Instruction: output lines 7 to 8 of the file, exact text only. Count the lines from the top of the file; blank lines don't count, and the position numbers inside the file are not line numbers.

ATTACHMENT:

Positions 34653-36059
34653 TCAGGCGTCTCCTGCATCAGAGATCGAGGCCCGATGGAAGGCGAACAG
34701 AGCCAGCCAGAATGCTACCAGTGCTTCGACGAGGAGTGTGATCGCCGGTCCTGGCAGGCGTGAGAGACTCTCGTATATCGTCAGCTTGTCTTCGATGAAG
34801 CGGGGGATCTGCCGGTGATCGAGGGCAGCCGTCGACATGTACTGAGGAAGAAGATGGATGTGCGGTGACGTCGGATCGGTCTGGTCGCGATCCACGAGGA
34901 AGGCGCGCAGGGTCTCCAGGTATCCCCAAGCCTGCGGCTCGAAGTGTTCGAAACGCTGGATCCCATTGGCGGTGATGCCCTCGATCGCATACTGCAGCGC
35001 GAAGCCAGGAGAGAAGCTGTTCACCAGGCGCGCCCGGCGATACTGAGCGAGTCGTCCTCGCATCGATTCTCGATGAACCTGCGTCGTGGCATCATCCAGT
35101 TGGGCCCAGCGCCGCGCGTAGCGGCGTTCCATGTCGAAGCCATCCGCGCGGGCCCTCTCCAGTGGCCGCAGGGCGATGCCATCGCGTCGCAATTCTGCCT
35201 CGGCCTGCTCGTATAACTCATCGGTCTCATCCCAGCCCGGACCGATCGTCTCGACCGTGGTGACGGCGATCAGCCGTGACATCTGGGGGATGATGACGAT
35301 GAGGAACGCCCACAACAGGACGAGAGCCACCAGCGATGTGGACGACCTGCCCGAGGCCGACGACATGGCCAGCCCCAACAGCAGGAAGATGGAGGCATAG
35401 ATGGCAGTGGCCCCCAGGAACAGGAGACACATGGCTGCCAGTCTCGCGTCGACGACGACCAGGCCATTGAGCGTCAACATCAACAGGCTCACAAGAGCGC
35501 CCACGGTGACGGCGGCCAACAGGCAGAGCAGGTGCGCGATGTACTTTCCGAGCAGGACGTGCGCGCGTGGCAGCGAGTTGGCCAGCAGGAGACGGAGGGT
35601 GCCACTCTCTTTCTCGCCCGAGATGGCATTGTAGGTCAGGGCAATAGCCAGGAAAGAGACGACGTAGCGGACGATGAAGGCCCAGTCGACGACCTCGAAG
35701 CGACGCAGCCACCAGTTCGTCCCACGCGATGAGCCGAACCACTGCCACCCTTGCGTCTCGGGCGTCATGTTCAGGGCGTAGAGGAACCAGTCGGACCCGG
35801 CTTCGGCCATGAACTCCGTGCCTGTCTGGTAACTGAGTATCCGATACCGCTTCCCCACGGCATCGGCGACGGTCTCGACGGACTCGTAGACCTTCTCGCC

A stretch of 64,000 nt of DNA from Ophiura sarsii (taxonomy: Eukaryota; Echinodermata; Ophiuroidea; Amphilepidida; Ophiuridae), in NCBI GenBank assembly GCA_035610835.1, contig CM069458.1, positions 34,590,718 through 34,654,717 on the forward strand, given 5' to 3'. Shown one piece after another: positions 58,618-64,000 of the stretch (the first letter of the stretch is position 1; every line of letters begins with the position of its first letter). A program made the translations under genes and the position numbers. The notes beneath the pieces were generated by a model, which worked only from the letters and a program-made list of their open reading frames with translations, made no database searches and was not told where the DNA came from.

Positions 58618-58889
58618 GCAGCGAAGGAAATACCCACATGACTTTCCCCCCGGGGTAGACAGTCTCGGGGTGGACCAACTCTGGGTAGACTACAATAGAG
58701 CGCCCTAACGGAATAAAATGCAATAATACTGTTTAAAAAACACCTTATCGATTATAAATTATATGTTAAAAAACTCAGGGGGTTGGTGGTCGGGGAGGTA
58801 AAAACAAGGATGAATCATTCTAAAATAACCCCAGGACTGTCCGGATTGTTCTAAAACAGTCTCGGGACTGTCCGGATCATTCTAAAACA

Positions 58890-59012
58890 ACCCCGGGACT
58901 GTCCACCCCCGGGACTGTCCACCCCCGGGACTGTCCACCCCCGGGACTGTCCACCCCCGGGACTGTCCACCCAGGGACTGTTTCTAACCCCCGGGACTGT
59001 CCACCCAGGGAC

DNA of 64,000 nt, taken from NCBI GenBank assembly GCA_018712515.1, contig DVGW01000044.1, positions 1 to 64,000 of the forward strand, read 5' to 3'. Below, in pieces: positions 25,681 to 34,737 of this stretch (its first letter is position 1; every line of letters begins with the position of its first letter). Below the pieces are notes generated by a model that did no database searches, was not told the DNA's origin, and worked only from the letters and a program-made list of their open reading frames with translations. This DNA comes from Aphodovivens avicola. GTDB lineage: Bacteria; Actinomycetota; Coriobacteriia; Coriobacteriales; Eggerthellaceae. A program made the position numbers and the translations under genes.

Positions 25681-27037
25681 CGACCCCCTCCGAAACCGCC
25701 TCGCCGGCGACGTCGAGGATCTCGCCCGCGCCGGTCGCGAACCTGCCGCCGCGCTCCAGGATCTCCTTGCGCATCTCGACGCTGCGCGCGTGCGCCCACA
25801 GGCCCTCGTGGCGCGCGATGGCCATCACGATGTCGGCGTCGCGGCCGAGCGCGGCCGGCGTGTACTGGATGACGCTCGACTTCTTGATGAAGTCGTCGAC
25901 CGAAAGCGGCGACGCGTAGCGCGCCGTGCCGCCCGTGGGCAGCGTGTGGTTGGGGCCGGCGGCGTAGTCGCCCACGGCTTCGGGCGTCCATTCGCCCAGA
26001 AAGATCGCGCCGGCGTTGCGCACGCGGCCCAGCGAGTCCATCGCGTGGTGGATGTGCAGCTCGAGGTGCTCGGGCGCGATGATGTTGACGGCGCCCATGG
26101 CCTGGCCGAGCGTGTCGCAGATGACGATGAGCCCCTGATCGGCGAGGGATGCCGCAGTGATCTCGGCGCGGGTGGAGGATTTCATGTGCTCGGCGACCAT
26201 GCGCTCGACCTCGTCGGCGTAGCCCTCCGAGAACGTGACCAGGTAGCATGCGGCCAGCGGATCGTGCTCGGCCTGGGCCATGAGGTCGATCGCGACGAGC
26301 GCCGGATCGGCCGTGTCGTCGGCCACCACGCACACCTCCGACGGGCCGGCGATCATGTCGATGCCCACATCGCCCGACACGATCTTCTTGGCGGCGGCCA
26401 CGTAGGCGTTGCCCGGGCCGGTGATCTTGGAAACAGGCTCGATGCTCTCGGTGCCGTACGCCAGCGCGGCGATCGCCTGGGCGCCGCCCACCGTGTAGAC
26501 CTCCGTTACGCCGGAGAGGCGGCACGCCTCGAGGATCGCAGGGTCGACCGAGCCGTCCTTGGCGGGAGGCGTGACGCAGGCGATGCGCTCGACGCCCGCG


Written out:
35101 TGGGCCCAGCGCCGCGCGTAGCGGCGTTCCATGTCGAAGCCATCCGCGCGGGCCCTCTCCAGTGGCCGCAGGGCGATGCCATCGCGTCGCAATTCTGCCT
35201 CGGCCTGCTCGTATAACTCATCGGTCTCATCCCAGCCCGGACCGATCGTCTCGACCGTGGTGACGGCGATCAGCCGTGACATCTGGGGGATGATGACGAT